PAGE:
Hamish McRae: Catching up with the world's newfinancial order

Economic Life: You don't have to have followed the debate about the US budget deficit to be aware that something radical is happening to the status of the dollar
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So it is now the economic summit of the Brics. If you think about it, it is astounding that the cute acronym created by Goldman Sachs to combine the four largest emerging economies, should have suchglobal resonance that it should be adopted as the title of the new powers' economic summit. Brazil, Russia, India and China are utterly different but the thing they have in common is that they are large and fast-growing economics. This is indeed an idea whose time has come.

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What has given the concept legs right now is that the transition from the old leadership to the new is happening even faster than predicted by the Goldman model. China's economy passed that of Japan last year, and by the end of this year the Brics as a whole will have passed the EU in size. Next year it looks as though they will pass the US. Estimates vary as to when China will become the world's largest economy, with the earliest dates being around 2020 and the latest some time in the 2040s, but if you look at some industries – steel or cement for example – that has already happened.

You can see this in the two graphs. The first is the familiar one showing the world order in 2030, as projected by the Goldman model, showing that by then China will be well clear of the US and India will be No 3. The second graph looks at sales of one particular technology right now, that of mobile phones. As you can see China and India have already passed the US in sales of mobiles, while two of the other top five places are occupied by Russia and Brazil. As far as that technology is concerned the game is over.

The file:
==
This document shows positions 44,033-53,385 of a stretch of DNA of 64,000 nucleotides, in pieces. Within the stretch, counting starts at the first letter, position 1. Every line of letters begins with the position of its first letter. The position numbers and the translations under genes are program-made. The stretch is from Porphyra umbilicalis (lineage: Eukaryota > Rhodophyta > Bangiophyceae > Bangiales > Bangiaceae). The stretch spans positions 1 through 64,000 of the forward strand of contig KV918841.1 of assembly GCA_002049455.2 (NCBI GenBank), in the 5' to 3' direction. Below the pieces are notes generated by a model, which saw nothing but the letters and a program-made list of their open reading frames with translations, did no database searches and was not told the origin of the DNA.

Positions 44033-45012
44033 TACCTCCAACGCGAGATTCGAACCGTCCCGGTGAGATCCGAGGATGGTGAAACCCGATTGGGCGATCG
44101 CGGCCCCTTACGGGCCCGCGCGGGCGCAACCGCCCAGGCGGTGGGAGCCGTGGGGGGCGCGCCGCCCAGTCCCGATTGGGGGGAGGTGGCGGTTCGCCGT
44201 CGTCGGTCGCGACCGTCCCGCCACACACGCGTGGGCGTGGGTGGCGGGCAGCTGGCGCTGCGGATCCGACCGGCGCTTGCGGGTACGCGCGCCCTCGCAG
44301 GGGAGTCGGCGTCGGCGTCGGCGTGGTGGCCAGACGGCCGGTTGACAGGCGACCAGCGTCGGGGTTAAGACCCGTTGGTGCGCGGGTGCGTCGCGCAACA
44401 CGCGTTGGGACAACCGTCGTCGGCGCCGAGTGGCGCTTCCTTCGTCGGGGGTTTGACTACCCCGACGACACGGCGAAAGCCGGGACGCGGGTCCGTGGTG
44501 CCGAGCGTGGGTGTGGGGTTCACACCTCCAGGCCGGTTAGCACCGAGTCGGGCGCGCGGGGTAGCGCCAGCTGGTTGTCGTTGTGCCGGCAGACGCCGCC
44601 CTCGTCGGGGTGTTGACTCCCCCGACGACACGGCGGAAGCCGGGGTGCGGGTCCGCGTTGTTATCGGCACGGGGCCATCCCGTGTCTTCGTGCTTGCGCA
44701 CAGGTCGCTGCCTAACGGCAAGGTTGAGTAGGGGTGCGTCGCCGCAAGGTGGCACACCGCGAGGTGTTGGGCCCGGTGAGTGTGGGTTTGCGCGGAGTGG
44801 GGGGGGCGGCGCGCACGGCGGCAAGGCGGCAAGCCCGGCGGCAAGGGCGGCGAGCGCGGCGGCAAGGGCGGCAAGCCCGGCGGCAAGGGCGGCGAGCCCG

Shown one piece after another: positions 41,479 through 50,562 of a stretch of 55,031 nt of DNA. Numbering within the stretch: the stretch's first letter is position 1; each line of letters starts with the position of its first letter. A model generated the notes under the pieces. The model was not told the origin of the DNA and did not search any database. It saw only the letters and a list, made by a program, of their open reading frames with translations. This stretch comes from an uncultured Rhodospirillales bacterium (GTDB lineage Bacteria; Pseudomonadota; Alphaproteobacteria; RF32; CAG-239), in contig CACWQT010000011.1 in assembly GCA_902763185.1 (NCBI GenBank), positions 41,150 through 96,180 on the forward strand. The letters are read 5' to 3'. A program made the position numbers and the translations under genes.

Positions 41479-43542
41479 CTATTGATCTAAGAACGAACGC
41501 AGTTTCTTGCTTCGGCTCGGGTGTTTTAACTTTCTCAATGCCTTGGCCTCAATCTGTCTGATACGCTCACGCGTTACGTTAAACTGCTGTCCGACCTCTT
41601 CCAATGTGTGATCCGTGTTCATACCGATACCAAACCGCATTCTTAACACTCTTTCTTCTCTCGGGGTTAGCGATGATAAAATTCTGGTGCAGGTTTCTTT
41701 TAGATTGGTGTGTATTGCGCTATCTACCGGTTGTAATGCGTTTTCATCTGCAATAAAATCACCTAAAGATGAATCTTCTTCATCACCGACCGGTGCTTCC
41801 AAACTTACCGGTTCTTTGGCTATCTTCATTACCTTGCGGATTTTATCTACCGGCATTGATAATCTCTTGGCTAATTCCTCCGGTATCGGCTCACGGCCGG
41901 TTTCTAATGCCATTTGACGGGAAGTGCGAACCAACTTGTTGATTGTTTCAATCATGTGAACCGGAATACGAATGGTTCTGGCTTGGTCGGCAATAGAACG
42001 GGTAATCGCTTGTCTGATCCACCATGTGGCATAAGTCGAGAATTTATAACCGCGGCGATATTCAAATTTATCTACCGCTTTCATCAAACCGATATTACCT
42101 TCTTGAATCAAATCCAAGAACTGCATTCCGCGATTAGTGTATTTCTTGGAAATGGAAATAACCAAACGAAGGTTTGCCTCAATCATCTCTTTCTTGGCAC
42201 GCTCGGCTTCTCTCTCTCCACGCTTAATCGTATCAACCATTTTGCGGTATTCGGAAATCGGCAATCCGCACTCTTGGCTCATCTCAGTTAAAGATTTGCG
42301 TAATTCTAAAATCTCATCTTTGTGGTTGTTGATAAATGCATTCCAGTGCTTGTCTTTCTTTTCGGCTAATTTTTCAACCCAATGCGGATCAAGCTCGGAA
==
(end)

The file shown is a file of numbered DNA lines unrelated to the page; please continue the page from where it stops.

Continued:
This growing authority is reflected in the debate at the Bric summit – to which South Africa has also been invited. That might seem an odd addition, as South Africa's economy remains much smaller than that of many of the other emerging countries. Mexico, Turkey or Indonesia might be better candidates for promotion to the Bric league. But the host of the summit is China its need for Africa's raw materials may have nudged it to inviting a representative of that continent. The summit may be deemed economic but it has a political overlay.

A number of themes emerged in the discussions yesterday: the threat of rising raw material prices to growth in these countries; the social pressures from higher food prices; and the need to reduce reliance on the dollar. This last point is perhaps the one most closely under the Brics' collective control. The others are harder to do anything about. While India and China continue to grow swiftly they will scoop up the world's resources. The emerging world as a whole is at the point of passing the developed world in its consumption of petroleum. If emerging countries had followed different policies they might have produced more of their own food, but as their populations grow they will eat more food. As they grow richer they will almost inevitably want to eat more meat and that puts more pressure on food prices.